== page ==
By: Jackson Griffith
Clark Pest Control Corporate
Imagine a giant, thriving city along the coastal half of California that stretches over 600 miles, linked by subterranean tunnels from San Diego in the south all the way to Ukiah 115 miles north of San Francisco, with a population of billions. A future scene from a dystopian science-fiction narrative?
No. According to some scientists, that city exists today. However, it’s populated by ants, not humans – specifically, Argentine ants (Linepithema humile), an invasive species thought to have entered America at New Orleans on coffee ships from South America in the late 19th century. L. humile then spread westward to California via railroads and other modes of transportation.
What makes Argentine ants different from most other ant species is that individual ants hatched from one queen’s eggs will cooperate with ants from another queen. Most ant species will fight ants from another colony, because each colony’s ants carry a unique chemical marker that signals they are family to ants from their own colony, but an enemy to same-species ants from a neighboring colony. However, Argentine ants from two different queens won’t have such conflict with each another, because their chemical markers are similar enough for a match, and so they and their sisters – worker ants are invariably female – will team up to drive out whatever native ant species is still crawling about the neighborhood.
These large cities of Argentine ants were described by a team led by biologist Neil D. Tsutsui, then at University of California San Diego, as supercolonies. Three have been identified: in coastal California, in Europe along the Mediterranean coast, and in western Honshu, the largest and most populous island of Japan. The former two have Mediterranean climates; western Honshu is subtropical. And even those are related: When researchers mixed ants from the different supercolonies together in a laboratory setting, they didn’t square off for battle, but got along like long-lost sisters.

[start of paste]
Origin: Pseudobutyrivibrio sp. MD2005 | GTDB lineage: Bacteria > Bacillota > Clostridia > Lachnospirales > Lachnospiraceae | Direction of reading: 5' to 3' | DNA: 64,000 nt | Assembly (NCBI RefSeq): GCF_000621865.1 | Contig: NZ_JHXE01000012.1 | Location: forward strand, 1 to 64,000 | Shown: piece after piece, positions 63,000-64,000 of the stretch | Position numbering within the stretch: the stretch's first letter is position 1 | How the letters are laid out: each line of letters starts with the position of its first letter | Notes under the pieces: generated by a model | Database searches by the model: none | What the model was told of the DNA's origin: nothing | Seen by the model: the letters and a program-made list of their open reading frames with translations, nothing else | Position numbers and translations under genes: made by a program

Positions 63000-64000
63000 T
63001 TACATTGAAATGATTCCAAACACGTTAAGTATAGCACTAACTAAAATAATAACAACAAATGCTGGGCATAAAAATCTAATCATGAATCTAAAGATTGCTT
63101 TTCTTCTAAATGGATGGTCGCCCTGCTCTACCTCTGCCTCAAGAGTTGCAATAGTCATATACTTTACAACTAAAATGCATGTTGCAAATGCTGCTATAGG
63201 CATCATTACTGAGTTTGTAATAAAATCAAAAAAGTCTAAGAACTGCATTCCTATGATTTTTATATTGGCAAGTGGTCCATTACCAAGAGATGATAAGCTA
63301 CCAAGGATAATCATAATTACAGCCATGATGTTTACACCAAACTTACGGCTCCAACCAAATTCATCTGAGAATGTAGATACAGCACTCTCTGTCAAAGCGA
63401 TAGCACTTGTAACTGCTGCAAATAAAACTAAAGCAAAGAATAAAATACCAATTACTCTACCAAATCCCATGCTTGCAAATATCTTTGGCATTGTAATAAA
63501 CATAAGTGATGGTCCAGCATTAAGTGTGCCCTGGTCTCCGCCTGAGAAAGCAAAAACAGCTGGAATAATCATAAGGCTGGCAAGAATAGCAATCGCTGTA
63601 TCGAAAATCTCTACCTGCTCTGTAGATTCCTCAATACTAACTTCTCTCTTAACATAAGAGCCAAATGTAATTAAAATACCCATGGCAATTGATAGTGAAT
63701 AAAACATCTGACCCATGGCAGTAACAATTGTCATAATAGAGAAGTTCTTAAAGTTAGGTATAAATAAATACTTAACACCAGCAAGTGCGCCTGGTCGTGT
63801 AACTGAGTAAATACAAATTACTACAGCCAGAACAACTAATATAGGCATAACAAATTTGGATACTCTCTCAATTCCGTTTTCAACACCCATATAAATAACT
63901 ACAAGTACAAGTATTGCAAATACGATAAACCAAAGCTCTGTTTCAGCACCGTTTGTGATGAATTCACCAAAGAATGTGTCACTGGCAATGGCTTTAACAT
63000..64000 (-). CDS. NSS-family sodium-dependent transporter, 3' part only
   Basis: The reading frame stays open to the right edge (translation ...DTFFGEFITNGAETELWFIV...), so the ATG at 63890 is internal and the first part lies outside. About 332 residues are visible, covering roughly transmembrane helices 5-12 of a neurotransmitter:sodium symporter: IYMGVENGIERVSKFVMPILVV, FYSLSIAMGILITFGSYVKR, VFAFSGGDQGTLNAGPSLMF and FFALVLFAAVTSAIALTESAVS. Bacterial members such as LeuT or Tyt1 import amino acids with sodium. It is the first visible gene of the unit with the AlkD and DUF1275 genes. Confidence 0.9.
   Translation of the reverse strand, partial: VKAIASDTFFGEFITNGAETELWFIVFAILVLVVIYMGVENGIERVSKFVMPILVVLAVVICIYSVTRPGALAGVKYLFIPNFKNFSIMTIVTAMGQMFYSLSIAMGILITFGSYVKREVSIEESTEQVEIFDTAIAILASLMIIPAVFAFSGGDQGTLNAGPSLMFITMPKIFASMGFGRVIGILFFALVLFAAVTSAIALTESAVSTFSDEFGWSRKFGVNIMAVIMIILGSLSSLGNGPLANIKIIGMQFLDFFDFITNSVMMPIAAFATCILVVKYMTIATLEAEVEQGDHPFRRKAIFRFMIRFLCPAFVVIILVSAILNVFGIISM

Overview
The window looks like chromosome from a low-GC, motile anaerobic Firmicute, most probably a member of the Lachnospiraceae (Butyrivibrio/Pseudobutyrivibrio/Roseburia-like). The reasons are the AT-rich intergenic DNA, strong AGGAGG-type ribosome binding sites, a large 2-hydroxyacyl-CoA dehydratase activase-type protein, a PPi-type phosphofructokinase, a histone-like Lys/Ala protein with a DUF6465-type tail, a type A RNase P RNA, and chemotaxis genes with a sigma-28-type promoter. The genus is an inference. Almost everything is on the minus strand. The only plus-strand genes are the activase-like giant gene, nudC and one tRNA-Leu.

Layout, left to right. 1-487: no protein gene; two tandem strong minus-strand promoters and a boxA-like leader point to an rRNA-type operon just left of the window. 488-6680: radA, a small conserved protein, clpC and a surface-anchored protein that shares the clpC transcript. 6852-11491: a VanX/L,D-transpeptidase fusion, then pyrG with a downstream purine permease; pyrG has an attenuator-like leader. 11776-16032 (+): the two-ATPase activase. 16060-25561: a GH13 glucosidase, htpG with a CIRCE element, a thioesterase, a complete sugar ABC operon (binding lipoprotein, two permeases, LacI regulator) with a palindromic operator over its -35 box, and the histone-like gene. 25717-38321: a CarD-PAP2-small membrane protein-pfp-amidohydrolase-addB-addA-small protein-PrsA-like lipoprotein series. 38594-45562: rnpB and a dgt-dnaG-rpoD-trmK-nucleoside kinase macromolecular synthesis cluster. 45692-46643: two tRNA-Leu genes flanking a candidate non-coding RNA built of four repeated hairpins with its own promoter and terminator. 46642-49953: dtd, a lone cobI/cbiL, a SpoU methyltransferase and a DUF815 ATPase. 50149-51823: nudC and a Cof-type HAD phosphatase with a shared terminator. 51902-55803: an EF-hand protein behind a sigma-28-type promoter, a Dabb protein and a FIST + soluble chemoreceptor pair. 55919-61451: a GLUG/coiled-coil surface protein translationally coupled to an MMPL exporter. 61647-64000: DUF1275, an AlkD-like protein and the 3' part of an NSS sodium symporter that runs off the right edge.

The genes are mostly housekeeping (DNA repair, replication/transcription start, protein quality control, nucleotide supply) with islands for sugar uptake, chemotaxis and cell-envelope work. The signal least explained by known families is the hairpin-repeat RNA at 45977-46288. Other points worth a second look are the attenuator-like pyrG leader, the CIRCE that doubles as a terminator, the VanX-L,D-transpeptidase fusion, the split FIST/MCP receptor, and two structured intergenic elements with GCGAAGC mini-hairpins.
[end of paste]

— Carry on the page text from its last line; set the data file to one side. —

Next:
Not all scientists agree with the concept of a supercolony, however. At Stanford University, researchers disagreed that the California supercolony is more diverse genetically, and ants around the state don’t seem to spring from a common set of parents; what appears to be a supercolony is really a large grid of interlinked colonies. In either scenario, though, the ants would rather cooperate against a common enemy than fight among themselves. We could learn a lot from Argentine ants.
In California, where one in every four ant infestations reported by pest management professionals involves Argentine ants, it means that if you’re experiencing an ant problem at home, there’s a 25-percent likelihood that L. humile is at cause. In many areas, that likelihood jumps to 100 percent. Your Clark professional will be able to identify the species of ant that’s giving you trouble, and then use the principles of integrated pest management (IPM) to restore your home to a pest-free state.